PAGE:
Birdsong, blossom and bluebells...... after one of the latest springs on record the arrival of these three perennials has been a gift from nature.
I do the odd bit of cycling nowadays and this weekend(mid June) have travelled many miles through the Perthshire countryside. The blossom is fantastic, the show of bluebells the best for many years and no matter how often you hear it you just have to slow down, or stop, when you hear a cock blackbird or a thrush singing away in a tree top...it’s just such a lovely sound and when you find the singer, high in some tree, you have to marvel at the fact the he doesn’t care a hoot about us, he’s just born to sing most beautifully when love is in the air. But back to the blossom.
Everything has been so late this year that it was odds on that something would come up trumps and blossom it has been. Apple trees, cherries, plums,hawthorn,chestnut,laburnum,azaleas...I could go on but the overall effect has been fantastic and to move around our countryside just now is an absolute pleasure, a heady mixture of scents and colour. Some areas of Perthshire are famous for their bluebells but this year has been exceptional. Bluebells are on show where bluebells are normally scarce and, again, travelling through the Perthshire countryside just now is to see glade after beautiful glade of these wonderful plants. Soon the bracken will cover the bluebells but for now...enjoy them at their very best. One thing that did puzzle me on my bike ride was the smell of candyfloss. We had been in open countryside then dropped down into a forestry plantation. Immediately the sweet smell of candyfloss was all around. I’m not sure what was giving off this heady scent but it was a Scots Pine/Douglas/Sitka mix so I assume one of these trees must have been in flower and letting off scent and my suspicion is that it was the Douglas fir, a tree with a particularily complex scent make up.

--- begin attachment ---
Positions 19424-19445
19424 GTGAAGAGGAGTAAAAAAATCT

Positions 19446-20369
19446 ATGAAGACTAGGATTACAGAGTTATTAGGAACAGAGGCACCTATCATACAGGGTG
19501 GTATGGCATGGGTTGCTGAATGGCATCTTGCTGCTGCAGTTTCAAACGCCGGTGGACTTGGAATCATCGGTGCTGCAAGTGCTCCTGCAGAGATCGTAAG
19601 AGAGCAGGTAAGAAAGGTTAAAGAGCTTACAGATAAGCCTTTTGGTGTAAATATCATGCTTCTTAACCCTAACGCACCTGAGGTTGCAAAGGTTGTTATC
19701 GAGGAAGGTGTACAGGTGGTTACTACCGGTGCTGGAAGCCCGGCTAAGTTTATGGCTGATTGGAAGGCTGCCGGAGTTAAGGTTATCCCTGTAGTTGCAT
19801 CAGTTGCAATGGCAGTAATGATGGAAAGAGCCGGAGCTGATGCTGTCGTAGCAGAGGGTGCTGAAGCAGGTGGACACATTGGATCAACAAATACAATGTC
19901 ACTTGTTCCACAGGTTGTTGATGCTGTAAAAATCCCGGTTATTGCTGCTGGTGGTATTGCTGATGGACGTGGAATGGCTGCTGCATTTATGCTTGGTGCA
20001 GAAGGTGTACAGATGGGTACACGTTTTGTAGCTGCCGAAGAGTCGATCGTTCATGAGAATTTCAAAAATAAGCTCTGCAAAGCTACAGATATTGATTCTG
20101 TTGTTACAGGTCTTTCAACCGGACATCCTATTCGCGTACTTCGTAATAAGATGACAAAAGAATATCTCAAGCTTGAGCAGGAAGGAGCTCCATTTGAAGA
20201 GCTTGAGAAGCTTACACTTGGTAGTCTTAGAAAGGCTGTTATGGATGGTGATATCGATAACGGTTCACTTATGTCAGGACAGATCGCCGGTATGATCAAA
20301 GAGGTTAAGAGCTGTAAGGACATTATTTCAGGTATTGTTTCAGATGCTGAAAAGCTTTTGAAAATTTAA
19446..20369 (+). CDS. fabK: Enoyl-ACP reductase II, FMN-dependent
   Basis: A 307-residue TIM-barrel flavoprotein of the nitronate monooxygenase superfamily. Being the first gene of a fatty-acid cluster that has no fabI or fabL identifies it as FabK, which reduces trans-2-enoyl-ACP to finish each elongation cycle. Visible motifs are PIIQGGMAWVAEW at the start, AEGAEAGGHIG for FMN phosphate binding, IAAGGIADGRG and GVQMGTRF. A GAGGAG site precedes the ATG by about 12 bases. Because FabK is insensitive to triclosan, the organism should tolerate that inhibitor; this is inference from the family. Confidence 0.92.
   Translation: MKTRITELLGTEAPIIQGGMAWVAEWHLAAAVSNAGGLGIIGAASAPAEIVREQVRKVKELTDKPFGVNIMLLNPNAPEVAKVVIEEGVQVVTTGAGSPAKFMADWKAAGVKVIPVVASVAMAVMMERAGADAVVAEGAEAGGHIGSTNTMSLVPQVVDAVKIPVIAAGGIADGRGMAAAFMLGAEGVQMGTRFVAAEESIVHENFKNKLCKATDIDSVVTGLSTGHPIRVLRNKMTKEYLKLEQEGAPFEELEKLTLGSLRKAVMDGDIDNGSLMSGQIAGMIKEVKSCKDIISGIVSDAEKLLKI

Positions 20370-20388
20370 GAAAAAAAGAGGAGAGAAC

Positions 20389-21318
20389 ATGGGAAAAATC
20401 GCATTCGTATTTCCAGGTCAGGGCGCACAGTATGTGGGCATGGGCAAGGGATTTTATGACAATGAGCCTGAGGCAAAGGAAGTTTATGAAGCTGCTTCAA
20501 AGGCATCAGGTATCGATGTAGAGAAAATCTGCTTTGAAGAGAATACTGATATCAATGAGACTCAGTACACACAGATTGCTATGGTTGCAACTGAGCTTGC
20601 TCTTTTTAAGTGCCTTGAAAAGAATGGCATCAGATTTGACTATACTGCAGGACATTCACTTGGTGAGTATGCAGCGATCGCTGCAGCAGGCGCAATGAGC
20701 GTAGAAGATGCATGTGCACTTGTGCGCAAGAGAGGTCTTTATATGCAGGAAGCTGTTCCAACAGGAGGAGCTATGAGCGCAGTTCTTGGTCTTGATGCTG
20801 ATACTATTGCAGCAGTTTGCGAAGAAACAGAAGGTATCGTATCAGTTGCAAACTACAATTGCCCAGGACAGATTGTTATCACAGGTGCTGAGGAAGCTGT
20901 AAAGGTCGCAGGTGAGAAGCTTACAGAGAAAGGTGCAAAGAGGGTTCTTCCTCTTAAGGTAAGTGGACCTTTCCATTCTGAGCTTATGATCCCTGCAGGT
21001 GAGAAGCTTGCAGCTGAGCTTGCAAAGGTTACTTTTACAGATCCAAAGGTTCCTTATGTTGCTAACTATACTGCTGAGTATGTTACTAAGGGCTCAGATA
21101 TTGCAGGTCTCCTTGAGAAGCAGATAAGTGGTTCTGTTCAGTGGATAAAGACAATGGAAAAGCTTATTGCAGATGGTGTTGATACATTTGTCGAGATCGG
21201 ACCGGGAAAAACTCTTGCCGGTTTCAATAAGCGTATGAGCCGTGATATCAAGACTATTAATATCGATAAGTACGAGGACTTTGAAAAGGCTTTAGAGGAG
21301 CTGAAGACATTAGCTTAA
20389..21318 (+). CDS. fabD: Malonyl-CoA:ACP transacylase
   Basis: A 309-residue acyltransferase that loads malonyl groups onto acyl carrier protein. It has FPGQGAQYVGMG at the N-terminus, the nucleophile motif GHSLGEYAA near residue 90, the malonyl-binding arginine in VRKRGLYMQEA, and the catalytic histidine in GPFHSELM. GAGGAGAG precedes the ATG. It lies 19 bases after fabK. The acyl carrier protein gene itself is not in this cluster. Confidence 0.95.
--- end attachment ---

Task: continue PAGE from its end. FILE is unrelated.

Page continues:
On a less positive note my cycle ride made me aware of just how much we might be affected by Ash dieback as ash is a surprisingly common tree when you start to look out for it, especially in the hills and burnsides of Highland Perthshire. This new fungal disease is getting a lot press exposure at the moment and it’s difficult to decide whether it is a genuine disaster in the making or an over-hyped “mountain out of a molehill” issue. We have some magnificent, old ash trees in our Perthshire landscape along with large numbers of younger trees. To lose the lot would be sad but, as with everything in nature, some other tree will almost immediately fill the void left by the ash trees. I go with those who favour letting nature take its course and begin replanting new ash trees as soon as a fungus resistant strain of the tree is established. Worst case scenario is we lose the lot within a decade; most likely scenario is that we lose many but that a fair number will prove resistant and in fifty years time a balance will have returned to our countryside and,with a bit of help from we humans replanting new ash trees, ash will be back again.